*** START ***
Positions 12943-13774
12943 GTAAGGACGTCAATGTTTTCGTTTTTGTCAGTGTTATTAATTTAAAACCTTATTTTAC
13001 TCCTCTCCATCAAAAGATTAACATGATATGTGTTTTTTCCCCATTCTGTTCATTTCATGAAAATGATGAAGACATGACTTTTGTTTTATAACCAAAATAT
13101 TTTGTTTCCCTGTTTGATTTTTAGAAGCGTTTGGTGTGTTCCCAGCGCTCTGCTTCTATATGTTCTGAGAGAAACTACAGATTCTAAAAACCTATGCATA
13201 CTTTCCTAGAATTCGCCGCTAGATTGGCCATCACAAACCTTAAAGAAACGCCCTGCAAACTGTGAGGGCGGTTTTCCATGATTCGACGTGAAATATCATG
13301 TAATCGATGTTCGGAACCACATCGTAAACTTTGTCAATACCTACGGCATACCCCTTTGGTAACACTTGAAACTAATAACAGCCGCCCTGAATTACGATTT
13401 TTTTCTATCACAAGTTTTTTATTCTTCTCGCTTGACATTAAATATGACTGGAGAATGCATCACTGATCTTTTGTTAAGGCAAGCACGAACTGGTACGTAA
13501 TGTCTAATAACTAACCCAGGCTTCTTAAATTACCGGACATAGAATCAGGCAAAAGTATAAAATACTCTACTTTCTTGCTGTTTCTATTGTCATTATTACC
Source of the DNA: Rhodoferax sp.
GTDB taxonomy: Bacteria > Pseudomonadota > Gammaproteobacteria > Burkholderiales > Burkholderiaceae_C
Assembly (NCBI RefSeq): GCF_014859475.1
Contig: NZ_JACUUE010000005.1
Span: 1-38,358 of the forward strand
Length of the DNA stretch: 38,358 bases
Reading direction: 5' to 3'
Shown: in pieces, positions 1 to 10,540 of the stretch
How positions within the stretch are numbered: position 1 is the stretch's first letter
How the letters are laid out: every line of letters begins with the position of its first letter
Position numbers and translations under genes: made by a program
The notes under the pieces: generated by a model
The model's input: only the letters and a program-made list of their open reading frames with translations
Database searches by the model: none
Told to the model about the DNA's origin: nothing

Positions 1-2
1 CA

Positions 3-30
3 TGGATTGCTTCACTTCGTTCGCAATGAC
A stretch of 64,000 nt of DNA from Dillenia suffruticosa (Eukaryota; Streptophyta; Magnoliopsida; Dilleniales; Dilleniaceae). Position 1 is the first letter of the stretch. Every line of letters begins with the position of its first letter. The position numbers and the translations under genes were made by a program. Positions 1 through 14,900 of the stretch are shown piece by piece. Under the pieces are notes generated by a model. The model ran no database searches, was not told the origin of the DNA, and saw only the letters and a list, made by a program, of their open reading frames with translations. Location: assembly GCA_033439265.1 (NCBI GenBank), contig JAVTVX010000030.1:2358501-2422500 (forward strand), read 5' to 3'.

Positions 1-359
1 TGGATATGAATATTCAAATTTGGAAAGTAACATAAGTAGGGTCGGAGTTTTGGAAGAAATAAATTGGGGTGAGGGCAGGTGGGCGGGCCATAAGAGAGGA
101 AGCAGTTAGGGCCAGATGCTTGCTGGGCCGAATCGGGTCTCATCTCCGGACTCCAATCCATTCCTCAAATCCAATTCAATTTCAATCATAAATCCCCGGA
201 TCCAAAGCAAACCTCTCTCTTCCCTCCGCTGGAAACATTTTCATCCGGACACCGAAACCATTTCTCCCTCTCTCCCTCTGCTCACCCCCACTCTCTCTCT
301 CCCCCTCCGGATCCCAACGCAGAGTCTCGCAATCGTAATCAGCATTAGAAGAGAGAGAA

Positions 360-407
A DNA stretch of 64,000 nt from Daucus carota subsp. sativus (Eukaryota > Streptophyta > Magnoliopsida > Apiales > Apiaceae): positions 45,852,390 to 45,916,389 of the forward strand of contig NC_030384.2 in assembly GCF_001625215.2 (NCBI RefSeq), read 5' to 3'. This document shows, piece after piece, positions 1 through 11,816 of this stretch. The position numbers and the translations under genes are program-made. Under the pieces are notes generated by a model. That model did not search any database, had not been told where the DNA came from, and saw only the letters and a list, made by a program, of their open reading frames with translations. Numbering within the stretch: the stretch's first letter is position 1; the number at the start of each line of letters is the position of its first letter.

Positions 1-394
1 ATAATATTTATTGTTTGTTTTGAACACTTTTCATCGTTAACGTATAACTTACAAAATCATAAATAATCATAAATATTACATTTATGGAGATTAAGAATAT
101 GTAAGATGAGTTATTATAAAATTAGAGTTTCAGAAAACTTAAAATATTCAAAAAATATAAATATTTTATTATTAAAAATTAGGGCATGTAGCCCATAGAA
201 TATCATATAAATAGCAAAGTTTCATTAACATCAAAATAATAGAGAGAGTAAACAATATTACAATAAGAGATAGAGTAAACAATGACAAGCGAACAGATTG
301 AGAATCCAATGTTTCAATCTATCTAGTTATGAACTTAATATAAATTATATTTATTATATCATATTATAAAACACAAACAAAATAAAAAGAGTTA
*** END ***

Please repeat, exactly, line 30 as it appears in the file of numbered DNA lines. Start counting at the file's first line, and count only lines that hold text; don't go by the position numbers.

1 TGGATATGAATATTCAAATTTGGAAAGTAACATAAGTAGGGTCGGAGTTTTGGAAGAAATAAATTGGGGTGAGGGCAGGTGGGCGGGCCATAAGAGAGGA